Of course, I hope this isn’t the last we see of ‘Abigail’s Party’ but what’s next for Schoolhouse after this? 


Sadly, I think this will be the last run for this fabulous production as the rights are very tricky to come by and we feel so lucky to have been granted them twice! However, never say never… Next for us is ‘A Picture of Dorian Gray’ in April with auditions coming up in January – another epic text?? Bring it on…



You play Laurence, Beverly’s overworked, uptight husband, a character that can get lost in the background or feel a little flat. How did you bring him to life so wonderfully and what attracted you to the role in the first place?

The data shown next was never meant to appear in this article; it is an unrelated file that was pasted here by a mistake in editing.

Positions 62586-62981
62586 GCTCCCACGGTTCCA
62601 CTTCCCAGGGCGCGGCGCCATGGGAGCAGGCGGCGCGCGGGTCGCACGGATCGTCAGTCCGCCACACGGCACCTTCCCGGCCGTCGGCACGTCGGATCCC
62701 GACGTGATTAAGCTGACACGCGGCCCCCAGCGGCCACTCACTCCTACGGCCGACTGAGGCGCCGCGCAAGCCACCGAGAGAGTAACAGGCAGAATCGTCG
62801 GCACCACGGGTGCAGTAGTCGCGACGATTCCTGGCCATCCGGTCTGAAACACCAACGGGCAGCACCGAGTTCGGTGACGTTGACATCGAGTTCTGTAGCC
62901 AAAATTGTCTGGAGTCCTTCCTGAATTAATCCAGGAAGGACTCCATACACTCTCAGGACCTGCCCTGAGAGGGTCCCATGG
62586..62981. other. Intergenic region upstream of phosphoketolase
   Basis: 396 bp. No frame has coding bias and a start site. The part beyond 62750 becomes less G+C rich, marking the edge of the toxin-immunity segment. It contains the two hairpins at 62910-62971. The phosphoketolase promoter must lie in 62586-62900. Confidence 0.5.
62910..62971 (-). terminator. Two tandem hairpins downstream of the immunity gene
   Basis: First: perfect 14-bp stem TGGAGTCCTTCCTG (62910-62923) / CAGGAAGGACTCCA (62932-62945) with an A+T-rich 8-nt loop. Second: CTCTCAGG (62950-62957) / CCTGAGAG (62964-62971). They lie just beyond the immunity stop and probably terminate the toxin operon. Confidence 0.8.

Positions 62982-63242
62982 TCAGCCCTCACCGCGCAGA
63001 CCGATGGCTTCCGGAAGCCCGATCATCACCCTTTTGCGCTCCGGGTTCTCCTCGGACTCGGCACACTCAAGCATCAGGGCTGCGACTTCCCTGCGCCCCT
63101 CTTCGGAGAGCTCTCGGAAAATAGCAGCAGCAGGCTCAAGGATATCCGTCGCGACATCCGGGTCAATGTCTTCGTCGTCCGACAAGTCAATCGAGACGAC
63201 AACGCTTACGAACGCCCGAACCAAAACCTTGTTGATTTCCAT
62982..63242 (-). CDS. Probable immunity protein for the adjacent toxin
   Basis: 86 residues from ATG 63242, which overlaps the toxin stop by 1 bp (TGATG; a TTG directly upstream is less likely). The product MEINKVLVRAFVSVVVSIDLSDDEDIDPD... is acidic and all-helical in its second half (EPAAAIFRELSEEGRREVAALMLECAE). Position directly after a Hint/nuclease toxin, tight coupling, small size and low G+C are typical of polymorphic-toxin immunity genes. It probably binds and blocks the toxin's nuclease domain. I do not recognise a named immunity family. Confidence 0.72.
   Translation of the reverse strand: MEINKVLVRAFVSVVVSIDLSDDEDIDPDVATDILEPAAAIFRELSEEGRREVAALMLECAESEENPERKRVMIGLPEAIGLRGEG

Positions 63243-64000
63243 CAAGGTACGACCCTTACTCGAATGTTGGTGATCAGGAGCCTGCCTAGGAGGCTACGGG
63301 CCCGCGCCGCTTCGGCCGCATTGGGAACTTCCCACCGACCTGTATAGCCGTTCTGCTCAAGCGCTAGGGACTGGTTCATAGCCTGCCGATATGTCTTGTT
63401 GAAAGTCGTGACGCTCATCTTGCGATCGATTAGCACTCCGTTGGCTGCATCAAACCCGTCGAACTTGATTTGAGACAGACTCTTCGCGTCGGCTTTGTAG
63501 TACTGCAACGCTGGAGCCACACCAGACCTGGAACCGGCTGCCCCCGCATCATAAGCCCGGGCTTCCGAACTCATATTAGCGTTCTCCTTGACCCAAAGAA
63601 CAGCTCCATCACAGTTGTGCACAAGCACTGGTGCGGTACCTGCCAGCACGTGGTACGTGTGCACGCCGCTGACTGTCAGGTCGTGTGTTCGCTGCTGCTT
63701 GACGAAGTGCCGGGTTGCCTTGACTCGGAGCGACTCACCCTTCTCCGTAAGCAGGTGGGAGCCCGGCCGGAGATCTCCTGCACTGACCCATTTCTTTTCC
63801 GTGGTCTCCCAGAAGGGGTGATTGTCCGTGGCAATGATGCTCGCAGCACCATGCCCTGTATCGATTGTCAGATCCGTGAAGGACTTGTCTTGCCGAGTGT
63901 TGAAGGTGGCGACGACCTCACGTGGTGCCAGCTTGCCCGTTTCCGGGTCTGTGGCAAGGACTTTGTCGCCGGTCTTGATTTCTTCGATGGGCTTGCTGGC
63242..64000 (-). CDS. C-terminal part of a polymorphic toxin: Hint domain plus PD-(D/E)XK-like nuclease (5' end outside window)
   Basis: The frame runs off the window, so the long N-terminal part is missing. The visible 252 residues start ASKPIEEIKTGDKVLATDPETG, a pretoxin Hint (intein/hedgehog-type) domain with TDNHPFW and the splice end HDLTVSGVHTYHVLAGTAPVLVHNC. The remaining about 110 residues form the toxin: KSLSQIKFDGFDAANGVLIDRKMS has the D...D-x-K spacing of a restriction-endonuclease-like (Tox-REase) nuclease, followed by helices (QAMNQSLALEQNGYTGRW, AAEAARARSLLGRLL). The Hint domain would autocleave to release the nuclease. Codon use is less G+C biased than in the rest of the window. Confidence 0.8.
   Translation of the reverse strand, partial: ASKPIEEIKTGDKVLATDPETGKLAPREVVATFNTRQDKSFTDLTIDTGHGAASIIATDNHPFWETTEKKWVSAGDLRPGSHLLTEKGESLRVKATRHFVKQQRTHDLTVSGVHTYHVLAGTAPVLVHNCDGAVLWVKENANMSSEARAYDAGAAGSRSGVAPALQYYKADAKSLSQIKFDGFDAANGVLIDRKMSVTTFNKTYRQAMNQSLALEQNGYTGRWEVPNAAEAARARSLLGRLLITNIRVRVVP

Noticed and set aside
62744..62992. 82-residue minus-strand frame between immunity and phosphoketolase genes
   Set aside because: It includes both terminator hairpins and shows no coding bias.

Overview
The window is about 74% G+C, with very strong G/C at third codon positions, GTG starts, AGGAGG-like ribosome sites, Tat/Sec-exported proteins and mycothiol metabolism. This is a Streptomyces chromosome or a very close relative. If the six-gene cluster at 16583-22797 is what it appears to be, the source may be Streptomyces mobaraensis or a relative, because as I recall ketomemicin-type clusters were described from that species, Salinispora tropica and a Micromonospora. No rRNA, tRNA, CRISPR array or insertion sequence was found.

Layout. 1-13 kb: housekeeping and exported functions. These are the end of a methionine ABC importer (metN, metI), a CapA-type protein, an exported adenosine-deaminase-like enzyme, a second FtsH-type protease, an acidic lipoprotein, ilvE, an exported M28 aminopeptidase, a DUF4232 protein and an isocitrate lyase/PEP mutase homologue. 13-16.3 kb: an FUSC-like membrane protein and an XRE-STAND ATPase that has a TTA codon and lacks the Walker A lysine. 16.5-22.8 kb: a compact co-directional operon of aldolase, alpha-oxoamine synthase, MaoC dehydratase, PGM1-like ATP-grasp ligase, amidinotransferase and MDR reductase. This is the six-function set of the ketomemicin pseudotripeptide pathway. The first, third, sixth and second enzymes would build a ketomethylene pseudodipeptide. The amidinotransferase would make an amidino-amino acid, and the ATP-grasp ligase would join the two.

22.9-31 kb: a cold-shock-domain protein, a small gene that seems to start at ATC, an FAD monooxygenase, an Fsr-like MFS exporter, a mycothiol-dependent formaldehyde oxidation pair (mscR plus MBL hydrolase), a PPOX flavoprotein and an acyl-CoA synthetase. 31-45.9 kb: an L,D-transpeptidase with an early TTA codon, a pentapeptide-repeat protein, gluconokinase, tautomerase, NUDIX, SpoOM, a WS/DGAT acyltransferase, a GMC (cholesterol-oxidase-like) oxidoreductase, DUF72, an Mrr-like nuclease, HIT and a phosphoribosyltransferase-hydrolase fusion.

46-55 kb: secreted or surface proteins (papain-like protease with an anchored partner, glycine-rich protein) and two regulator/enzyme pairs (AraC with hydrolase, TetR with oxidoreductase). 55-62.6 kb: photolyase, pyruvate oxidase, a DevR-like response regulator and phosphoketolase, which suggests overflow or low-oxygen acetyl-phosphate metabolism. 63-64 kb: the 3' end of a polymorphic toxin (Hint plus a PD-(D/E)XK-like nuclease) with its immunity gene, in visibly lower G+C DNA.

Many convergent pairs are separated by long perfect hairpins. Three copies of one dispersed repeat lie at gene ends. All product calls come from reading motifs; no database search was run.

Well I think you’ve hit the nail on the head there actually in that he is a character that doesn’t often register much or feels a little two-dimensional – at least, until the final ten minutes or so. I first saw the play about sixteen, seventeen years ago and thought it was a stunning piece of work; not a lot happens and yet everything happens, it’s all in the pin-sharp dialogue, the silences, the glances between characters, the sudden power shifts, the minutiae. And from that moment I knew I’d like to have a crack at playing Laurence. After watching the BBC TV version and three other stage productions, I was always a little disappointed in the portrayals of the role as I felt essential traits of his character were either too muted or missed completely. Look at the text – it’s all very Chekhovian, he’s a tragicomic figure, pathetic and unfulfilled and constantly belittled or emasculated by his hectoring wife and probably deeply depressed too. However, he’s also a terrible snob really, pompous and superior, and particularly in the second half where he gains some control of the party; there are barbs to the guests, pointed and nasty, and undercurrents of racism and misogyny – and while we know some of this stems from his frustration and unhappiness, it’s certainly no excuse. So it’s treading this fine line as Laurence, on one hand he’s a sympathetic character with forced geniality and lingering thoughts of what he could have been and on the other, just as monstrous as Beverly. Anna and I worked on balancing their explosively combative relationship with small moments of genuine affection – they are clearly fond of one another but the marriage is on the skids and as rehearsals developed, so did our reactions and contact with each other as we discovered more and more. We did a lot of improv around the script too, which was enormous fun!